01747 Area Code

The 01747 area code is used for Shaftesbury and it's surrounding areas. In some situations, individual towns, villages and districts can include more that one UK area code, so it is impossible to say that one particular location has a single area code.

Based on our research, we believe that we have come up with the most comprehensive list of UK locations that include the 01747 area code. If however you find any innacurate information on our website, please feel free to give it a "thumbs down" so that we can continue to improve our service.

Map of the 01747 Area Code

01747 is classed as a Landline (Geographic) number. 01 and 02 Numbers are classed as geographic landlines which means that they are charged at standard call rates. 01 and 02 Numbers are usually included in any type of mobile or home phone calling package that you may have. 01 and 02 numbers are geographically bound, which means that you can determine the approximate location of the number.

Location that use the 01747 Area Code

Ash
Bay

 

Shaftesbury is located in the county of Dorset, England. Postcodes in Shaftesbury start with the prefix SP which makes it part of the Salisbury post code town. Within a 5 mile radius lie the towns or cities of Shaftesbury. Other districts and villages found within a couple of miles include St James, Ivy Cross, Alcester, Enmore Green, Cann, West Melbury and Bittles Green.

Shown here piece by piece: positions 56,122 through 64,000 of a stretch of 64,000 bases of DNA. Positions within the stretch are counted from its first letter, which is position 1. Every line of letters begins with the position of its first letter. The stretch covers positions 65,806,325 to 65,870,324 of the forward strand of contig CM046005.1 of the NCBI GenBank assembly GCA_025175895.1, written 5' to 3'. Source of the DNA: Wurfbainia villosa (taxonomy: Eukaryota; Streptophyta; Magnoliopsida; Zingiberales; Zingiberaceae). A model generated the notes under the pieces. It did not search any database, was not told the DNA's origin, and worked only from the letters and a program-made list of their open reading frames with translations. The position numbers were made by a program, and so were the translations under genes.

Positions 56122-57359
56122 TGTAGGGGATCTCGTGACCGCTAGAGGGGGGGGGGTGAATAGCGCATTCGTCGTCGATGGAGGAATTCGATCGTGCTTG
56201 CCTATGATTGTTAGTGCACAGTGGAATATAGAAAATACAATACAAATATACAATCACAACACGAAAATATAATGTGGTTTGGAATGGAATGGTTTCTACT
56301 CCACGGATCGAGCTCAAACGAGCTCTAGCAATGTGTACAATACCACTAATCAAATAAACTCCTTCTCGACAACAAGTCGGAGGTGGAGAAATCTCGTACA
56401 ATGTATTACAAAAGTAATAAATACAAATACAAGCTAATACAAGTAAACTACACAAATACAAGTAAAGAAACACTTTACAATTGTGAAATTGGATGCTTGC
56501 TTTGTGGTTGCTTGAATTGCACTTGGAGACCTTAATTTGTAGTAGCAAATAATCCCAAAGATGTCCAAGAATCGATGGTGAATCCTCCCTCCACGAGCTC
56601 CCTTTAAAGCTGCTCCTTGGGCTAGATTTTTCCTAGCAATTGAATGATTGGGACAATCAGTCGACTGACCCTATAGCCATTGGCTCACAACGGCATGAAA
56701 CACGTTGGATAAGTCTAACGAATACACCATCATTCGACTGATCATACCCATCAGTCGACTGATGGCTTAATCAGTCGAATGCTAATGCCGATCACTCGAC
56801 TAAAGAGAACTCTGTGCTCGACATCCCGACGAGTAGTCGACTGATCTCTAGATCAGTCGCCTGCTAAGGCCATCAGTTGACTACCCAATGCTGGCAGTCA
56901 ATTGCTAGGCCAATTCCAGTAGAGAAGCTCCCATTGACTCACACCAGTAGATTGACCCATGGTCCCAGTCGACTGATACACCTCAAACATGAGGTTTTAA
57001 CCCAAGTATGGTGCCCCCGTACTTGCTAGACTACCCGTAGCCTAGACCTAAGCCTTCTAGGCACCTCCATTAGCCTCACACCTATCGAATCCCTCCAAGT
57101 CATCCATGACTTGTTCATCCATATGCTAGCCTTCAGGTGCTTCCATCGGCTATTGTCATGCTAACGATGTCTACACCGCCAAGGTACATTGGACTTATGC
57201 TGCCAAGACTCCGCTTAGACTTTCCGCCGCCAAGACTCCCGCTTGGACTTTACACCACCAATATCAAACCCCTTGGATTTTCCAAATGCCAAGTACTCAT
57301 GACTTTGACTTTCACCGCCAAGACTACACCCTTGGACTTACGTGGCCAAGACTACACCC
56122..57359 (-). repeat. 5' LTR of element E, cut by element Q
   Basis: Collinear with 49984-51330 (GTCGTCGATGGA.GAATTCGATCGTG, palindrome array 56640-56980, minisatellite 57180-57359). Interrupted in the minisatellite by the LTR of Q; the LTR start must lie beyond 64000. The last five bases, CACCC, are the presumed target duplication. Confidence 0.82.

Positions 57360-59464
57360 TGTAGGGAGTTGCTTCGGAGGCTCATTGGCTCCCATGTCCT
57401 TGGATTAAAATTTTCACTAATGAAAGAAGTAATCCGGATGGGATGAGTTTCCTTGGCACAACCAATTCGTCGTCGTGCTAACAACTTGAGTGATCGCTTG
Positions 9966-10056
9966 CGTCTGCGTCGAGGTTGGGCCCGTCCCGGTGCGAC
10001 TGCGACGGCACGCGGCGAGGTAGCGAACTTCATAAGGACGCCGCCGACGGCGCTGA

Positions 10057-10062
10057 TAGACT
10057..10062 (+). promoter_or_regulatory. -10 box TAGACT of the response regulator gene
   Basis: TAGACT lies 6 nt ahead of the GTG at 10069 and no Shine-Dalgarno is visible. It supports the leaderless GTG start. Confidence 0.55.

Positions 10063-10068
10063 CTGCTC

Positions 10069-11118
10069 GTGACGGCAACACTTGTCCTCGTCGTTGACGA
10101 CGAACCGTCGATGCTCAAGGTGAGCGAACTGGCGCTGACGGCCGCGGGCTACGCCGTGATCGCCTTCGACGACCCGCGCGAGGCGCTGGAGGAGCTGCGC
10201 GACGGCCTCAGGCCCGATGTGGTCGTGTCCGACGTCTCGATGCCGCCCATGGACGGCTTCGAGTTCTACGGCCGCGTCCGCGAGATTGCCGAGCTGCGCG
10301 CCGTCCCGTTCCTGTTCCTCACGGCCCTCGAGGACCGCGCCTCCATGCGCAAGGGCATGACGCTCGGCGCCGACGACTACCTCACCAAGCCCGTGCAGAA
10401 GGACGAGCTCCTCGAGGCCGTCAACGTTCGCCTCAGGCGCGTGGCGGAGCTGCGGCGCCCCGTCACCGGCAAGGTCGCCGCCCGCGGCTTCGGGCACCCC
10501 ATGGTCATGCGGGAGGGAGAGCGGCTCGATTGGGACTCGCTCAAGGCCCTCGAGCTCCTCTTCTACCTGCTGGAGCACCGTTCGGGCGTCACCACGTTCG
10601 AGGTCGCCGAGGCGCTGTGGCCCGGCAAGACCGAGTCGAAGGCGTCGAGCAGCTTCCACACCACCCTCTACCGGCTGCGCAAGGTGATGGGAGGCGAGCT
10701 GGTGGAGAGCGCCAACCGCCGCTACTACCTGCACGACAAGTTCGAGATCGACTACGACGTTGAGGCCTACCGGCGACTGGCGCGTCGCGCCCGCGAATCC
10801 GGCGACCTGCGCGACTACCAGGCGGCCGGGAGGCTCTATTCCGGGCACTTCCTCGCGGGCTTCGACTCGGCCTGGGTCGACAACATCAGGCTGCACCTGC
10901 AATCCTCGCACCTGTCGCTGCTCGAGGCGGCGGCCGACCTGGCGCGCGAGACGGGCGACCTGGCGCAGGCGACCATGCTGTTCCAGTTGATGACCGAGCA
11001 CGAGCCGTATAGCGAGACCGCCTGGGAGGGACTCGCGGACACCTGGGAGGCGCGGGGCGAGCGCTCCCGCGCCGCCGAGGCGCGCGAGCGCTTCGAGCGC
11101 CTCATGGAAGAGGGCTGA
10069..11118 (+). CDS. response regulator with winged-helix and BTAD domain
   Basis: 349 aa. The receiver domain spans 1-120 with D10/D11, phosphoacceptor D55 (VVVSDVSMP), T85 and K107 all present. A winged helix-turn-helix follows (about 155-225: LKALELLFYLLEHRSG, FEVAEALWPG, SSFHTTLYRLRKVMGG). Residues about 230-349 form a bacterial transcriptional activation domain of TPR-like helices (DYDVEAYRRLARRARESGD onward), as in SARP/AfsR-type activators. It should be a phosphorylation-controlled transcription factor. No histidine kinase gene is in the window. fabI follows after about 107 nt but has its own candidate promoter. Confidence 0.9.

Shaftsbury is Dorset's only hill-top town, with its long history and good views it is particularly attractive to tourists. It started life as a West Saxon fortified town, in the year 880 it was given a nunnery by King Alfred, his daughter, Ethelgiva became the first abbess, and around this grew an Anglo-Saxon town. In 981 Edward the Martyr was buried here. The convent flourished right until the time of the Reformation, when the vast church built with the riches garnered over centuries was destroyed. In medieval times, Shaftsbury was a place of pilgrimage with many pilgrims visiting the town to worship at the shrine of St. Edward. In the 13th-century Shaftsbury was granted the rights to hold a weekly market, and in the 14th-century this was extended to two markets. Today, on its high plateau Shaftsbury with its quaint corners and attractive little streets is a magnet for visitors. Its most famous street, Gold Hill slopes steeply down, this is quite possibly the most photographed street in Dorset. At its top is an excellent small museum where visitors can explore the town's unique farming and button manufacturing heritage. There are displays of locally made buttons and many implements used on farms; these include - scythes and Shepherd's crooks. There is a set of Shaftsbury weights and measures from the 17th-century and a fire engine from the mid 18th-century. St.Peters Church is noted for its crypt and vaulted porch; there is an elaborately carved north parapet, and fine 15th-century stained glass. The excavated remains of the former abbey church lie within a walled garden. The town's Grosvenor Hotel is a former coaching inn which dates from the 16th-century, although the interior is much altered some of the old features remain, and the exterior radiates all the charm of a by-gone age when it was a busy coaching centre. The arrival of the railways left the town somewhat bereft for a time, but the age of the modern motor car put it once more on the tourist trail. During the season the town hosts several events including an annual carnival held each October, and the celebrated Gold Hill Fair is in July. Shaftsbury has splendid views of Blackmoor Vale, and is within easy reach of the Salisbury Plains.

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